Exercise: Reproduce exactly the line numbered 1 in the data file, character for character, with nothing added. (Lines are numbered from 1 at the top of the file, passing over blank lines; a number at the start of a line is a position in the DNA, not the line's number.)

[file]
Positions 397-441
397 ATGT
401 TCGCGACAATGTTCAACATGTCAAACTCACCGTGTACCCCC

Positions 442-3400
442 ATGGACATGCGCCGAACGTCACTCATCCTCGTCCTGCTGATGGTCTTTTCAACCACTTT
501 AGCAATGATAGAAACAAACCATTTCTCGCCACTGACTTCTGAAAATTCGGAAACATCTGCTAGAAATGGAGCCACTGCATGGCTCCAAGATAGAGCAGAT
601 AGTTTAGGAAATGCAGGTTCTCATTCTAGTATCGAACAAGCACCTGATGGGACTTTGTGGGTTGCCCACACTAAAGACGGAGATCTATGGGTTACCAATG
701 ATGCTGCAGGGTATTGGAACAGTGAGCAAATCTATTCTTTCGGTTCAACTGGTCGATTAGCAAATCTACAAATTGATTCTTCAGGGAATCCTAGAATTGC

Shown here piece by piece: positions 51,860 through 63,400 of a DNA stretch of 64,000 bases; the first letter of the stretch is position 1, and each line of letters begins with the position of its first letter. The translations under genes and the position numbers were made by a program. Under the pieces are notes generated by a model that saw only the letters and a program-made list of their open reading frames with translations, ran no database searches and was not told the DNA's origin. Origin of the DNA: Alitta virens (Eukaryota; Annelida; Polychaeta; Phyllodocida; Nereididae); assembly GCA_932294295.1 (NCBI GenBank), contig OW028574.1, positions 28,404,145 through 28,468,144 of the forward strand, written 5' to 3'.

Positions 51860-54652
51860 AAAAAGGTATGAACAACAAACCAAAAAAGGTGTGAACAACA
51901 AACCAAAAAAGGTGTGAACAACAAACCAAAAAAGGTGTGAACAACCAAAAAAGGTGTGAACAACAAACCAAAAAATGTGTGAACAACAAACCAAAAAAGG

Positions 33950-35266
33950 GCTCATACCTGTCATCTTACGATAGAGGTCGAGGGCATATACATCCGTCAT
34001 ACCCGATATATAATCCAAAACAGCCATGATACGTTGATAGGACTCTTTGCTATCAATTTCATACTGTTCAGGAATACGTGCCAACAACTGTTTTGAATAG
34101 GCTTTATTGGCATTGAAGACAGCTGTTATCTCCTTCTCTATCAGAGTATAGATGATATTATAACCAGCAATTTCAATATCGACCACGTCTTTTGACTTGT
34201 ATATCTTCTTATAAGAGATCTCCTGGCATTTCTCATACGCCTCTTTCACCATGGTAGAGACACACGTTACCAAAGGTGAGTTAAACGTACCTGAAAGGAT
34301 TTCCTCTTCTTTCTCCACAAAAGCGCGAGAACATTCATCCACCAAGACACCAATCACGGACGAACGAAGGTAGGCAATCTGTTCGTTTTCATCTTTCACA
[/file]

Positions 397-441